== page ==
The Blue Castle - I was very disappointed by this book at first... It seemed miserable and slow, and as though nothing good would ever happen. Then all of a sudden things took a turn, then another turn, and it ended up so sweet and wonderful and perfect! Definitely light reading, a fun little romance. I read it while on an L.M. Montgomery kick and am glad I did! (I also read all the Emily books and I confess, I might like her more than Anne...)

Both The Blue Castle and the Emily books are less than $1 on Kindle if you're looking for cheap, good reads!

Unfavorite:



Caroline - I love the Little House books, as do all the kids. So I had high hopes for this one, but was pretty disappointed. Now, I think part of that disappointment was that the author was very clearly trying to make this an "adult" book, with love scenes and marital relations and all that. I just don't need to read about that. Another part of it is that I just really didn't enjoy how it changed my vision of Ma Ingalls compared to how Laura portrayed her in the Little House books. Is Caroline more human than Ma? Yes. Definitely. And that's probably a plus for many readers. But I preferred the calm, patient, stoic, strong Ma to the worried, grumbling, unhappily submitting Caroline. I did come into a new understanding of Ma's vitriol against the American Indians where they settled (which isn't to say that it was appropriate, but having years and years of reminders of massacres and being left on the open prairie all day with little girls and a baby certainly inspires fear), and enjoyed her take on the Mary vs. Laura personality conflict (when she inwardly laments Mary being so prissy and self-centered). I'm glad I didn't buy this one.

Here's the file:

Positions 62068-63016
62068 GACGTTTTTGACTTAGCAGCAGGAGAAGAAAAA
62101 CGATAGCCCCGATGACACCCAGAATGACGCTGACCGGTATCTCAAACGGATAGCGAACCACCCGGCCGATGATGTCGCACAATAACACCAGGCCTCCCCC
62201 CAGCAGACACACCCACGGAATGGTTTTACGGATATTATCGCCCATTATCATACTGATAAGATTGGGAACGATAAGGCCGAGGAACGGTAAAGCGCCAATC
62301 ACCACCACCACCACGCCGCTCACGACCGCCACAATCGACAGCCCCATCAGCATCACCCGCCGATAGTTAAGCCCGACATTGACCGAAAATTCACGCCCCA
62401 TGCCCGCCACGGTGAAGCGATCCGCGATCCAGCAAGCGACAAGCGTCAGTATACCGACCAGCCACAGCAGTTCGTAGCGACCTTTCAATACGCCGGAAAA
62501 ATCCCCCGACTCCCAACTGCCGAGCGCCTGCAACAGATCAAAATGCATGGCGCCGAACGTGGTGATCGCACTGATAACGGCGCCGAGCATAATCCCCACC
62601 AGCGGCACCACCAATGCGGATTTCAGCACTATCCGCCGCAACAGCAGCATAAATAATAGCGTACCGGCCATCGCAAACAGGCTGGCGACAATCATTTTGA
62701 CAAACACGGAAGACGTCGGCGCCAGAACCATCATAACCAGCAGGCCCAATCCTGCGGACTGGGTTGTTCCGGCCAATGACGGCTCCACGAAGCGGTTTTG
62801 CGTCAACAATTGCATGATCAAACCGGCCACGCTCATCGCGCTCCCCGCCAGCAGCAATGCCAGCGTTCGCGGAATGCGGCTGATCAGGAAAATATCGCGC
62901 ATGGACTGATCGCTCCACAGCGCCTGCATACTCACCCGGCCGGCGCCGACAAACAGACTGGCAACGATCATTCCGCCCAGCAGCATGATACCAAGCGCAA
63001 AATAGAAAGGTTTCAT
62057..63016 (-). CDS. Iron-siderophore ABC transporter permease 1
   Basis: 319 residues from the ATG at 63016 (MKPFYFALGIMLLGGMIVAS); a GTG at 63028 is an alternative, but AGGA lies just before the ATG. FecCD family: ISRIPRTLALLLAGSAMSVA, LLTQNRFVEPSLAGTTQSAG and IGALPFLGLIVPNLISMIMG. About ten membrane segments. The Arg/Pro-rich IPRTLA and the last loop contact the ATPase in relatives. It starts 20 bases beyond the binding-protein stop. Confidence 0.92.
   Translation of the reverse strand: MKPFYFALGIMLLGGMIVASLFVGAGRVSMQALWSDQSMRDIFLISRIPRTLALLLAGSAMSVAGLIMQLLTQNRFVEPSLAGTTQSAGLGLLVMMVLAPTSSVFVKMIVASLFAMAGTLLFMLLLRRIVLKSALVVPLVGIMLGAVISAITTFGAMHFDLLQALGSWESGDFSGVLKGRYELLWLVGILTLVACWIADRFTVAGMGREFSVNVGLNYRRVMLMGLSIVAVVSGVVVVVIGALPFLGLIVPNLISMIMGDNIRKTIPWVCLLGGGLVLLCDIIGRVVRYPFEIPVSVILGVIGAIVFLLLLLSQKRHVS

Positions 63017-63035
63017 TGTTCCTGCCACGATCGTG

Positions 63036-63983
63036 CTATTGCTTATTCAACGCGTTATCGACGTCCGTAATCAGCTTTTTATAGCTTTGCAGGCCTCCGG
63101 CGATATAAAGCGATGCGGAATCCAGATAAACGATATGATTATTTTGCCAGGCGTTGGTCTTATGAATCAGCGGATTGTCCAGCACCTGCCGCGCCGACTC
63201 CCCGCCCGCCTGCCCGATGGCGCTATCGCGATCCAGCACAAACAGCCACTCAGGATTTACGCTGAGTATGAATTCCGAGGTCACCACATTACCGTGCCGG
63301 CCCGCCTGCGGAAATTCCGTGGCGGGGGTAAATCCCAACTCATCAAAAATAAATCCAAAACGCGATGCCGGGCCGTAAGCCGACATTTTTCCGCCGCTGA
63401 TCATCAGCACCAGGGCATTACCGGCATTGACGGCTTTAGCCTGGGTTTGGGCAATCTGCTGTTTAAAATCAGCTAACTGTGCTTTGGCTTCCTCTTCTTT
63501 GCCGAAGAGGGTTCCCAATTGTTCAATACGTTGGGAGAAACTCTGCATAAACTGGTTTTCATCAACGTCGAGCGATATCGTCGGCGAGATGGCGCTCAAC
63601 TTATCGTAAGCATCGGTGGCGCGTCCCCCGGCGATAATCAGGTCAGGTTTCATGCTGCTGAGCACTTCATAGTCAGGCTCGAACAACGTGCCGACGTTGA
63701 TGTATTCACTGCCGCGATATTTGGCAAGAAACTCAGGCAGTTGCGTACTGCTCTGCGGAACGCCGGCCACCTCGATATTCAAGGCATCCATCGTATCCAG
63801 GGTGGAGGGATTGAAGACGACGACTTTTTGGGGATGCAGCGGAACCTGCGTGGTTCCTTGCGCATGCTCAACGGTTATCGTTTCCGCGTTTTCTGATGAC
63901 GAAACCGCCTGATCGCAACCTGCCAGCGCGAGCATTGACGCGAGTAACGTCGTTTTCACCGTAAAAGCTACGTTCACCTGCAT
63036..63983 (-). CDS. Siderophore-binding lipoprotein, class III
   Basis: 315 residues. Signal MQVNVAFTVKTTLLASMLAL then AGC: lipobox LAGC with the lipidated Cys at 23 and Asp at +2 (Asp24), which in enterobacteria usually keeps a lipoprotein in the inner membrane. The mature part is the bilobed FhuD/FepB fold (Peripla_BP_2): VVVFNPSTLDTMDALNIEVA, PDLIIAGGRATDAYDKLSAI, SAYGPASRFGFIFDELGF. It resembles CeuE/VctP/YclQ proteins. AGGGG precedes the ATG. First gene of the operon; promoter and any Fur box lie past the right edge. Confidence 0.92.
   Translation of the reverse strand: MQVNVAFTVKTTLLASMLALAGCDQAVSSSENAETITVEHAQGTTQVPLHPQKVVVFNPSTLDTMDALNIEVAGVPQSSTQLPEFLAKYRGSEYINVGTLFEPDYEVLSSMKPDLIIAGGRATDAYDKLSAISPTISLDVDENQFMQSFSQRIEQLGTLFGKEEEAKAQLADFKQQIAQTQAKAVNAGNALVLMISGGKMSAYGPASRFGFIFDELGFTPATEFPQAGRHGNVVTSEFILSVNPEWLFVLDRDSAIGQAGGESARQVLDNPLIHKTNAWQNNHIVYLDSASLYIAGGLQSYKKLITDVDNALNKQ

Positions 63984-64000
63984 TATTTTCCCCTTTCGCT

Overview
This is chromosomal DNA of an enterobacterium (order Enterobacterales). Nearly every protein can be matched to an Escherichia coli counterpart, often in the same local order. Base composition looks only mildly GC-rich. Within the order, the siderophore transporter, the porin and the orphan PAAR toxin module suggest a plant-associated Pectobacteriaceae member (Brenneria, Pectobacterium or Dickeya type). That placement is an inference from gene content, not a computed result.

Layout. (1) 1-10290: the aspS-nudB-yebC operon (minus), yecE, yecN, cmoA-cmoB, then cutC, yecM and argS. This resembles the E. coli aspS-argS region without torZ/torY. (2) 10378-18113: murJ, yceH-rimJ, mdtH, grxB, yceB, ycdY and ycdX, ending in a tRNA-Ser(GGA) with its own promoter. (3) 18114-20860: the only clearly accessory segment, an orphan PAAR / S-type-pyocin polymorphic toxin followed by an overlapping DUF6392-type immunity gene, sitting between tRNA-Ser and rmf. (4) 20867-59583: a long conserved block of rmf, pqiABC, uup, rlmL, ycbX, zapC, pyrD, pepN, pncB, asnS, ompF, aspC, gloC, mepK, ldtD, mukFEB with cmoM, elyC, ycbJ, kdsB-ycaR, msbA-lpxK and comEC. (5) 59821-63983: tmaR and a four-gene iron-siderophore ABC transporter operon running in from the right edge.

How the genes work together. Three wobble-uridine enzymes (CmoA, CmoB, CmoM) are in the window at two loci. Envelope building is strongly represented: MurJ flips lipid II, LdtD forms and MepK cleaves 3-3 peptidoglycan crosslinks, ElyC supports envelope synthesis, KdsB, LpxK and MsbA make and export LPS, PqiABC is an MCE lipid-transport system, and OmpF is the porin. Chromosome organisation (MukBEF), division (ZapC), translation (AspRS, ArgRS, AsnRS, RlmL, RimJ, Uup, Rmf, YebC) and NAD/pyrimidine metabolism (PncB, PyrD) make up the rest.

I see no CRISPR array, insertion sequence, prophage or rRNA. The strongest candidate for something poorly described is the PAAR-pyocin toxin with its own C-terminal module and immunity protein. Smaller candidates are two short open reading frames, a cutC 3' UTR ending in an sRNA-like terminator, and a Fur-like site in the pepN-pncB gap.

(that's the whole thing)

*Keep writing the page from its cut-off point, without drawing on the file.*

The kids read all day, every day, so I asked some of their favorites:



Igraine the Brave - I still haven't actually read this one, but I really enjoy Cornelia Funke's books, so I picked it up used and then it sat on a bookshelf not being read for MONTHS. Then one day I sat down and pretended to read it, and left it on the table. Immediately one of the kids snapped it up and for WEEKS Mary Claire, Cecilia, and John Paul read it over and over to themselves!